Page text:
SMPlayer

I’m always searching for media player that will let me watch my video files hassle free; meaning that I don’t have to worry about codec installation/setup and having different player for different file types. Before this, whether on Windows or Ubuntu, I often end up needing a different media player due to some problems that occurred. Mainly the problem consist of a bloated codec and its’ compatibility with my media player. At that time I used K-Lite Codec Pack as my main codec pack. Time passed by and I realized that I must change to other codec pack to rectify my problem; and doing some search on the net I’ve encountered with CCCP. It solve most of my problem thank GOD, but I realize how do I install CCCP in my Ubuntu machine?

Don’t get me wrong, the codec that I’ve downloaded from Ubuntu’s repositories provide me with no major problem at all but still I feel that it can become much better. Then through some of my acquaintances, I tried VLC media player. But it seems some of my *.mkv files will not play properly using this player. Some times the screen goes blank or when viewing videos with external subtitle files, there’s some kind of green line been drawn at the bottom of the screen. My searching at the net again had resulted in the discovery of another media player that share some of the greatness of VLC media player, SMPlayer. Continue reading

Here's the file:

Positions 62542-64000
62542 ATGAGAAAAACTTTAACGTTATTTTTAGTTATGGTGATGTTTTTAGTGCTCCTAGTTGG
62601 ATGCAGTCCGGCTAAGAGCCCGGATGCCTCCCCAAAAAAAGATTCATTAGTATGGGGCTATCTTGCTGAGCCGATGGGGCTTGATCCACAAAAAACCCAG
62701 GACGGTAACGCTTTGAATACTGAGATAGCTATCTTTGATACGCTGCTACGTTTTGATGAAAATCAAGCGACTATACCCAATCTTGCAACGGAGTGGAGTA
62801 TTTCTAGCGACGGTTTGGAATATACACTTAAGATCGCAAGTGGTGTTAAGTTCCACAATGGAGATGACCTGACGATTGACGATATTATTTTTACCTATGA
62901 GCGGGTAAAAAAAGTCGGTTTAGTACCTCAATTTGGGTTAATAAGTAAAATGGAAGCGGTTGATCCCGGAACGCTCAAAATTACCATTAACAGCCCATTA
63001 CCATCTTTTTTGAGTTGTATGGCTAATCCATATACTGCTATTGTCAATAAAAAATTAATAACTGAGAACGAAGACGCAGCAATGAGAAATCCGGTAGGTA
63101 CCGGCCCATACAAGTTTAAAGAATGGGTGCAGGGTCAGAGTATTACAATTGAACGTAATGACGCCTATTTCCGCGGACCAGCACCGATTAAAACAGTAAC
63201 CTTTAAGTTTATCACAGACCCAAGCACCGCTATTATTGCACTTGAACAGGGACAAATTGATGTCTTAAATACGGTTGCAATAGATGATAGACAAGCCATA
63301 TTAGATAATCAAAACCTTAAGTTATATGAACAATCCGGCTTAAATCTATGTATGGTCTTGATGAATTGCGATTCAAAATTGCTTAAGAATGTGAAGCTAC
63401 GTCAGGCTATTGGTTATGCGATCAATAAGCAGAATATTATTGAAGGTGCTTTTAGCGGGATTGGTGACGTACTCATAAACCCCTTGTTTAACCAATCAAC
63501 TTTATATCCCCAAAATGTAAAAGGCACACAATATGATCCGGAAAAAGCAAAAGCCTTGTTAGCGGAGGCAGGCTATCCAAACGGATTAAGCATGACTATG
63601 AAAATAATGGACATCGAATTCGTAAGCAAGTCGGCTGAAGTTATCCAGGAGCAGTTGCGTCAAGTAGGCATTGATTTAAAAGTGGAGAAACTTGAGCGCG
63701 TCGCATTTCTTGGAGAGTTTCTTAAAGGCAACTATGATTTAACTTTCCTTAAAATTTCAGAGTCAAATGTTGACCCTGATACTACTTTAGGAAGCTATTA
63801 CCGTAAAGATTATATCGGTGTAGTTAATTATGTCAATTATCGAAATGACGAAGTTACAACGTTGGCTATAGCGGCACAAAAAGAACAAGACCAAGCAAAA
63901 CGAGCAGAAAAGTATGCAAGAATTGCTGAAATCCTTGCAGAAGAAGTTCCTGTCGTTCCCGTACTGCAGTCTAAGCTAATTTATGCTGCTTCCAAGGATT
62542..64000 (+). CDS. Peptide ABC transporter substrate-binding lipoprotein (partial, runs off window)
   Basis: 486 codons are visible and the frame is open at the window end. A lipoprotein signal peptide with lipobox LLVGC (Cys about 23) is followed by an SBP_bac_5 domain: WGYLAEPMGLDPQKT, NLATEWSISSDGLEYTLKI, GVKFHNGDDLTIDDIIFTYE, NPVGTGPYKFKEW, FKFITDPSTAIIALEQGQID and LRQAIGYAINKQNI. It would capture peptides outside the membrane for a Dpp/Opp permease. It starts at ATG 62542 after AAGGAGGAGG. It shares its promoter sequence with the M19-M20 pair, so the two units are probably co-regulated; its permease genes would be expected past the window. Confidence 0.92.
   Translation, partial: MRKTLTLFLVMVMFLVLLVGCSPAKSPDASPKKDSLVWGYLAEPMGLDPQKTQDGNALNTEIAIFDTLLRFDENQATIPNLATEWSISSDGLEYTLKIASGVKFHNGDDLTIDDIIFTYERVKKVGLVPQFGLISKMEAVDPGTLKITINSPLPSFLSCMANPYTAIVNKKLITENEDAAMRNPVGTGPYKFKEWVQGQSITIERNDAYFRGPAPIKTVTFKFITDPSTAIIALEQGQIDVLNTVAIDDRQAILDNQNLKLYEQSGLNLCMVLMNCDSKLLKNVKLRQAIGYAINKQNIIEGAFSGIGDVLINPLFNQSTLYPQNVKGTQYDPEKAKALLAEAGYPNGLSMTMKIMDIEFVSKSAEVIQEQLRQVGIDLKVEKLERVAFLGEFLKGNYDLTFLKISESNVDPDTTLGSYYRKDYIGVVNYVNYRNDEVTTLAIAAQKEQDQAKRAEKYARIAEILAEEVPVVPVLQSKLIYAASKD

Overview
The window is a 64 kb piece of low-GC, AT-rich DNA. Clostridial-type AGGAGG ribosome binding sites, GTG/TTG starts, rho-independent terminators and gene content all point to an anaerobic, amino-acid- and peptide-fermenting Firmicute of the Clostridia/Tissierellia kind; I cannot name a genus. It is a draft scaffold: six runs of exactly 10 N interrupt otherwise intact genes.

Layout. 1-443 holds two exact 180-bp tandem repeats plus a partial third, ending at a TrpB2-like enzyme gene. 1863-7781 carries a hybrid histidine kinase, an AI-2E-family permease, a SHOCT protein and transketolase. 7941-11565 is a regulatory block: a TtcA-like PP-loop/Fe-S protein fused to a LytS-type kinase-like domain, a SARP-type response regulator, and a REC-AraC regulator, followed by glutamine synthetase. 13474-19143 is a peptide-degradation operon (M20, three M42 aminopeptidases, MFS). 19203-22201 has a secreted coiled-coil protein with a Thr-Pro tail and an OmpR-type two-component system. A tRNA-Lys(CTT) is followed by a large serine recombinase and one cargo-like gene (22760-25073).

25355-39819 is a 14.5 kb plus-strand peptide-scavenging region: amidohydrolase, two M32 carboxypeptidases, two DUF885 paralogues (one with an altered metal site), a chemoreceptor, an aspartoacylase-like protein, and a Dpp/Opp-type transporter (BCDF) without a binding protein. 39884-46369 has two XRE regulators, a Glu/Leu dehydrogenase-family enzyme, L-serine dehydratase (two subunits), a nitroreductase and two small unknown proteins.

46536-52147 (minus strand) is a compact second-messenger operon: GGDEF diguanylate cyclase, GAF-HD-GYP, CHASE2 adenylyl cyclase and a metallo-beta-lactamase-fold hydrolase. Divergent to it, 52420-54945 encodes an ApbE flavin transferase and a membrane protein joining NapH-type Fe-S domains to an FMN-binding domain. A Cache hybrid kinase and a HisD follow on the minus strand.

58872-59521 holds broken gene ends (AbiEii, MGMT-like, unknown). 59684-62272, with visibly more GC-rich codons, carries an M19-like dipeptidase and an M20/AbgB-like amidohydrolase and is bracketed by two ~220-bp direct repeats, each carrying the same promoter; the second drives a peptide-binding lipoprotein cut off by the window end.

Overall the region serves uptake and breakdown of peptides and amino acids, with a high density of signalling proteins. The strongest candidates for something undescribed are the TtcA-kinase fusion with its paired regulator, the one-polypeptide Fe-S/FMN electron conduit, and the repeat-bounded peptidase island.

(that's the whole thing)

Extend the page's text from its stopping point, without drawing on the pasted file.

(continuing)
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Files Integrity Check

Okay, imagine a situation like this; you downloaded a files, in the end you notice that the file is corrupted and you have to redownload the files again. But there are certain scenarios that even though it’s corrupted, it’s still can be executed. For example video files. But due to the file corrupt problem, there are some glitches in the video. In some cases, it’s nice to know whether our downloaded files contains error or not as soon as possible. There are many ways or tools to use to check the files integrity. This kind of tools or techniques involved the usage of cryptographic hash functions (eg: SHA1, md5) and redundancy check functions (among others). Among the most popular method been used is Cyclic Redundancy Check (CRC).

All right, we’ll look into a practical part and for that purpose I’ll use “[Shinsen-Subs]_Le_Chevalier_D’Eon_-_01_[6BD7BF33].avi” filename as an example. On a side notes, the example file is a video files (an anime to be exact) and as most fansubbers, they tend to include the CRC value at the end of their releases file name (the CRC value of that file is ‘6BD7BF33’). So basically, to check the file integrity, we will compute the CRC value of the file and compare it with the given CRC value. If it’s the same, safe to say that there are nothing wrong with the file and vice versa. For a little of howto demonstration, I will classify it into two different platform; Linux and Windows. Continue reading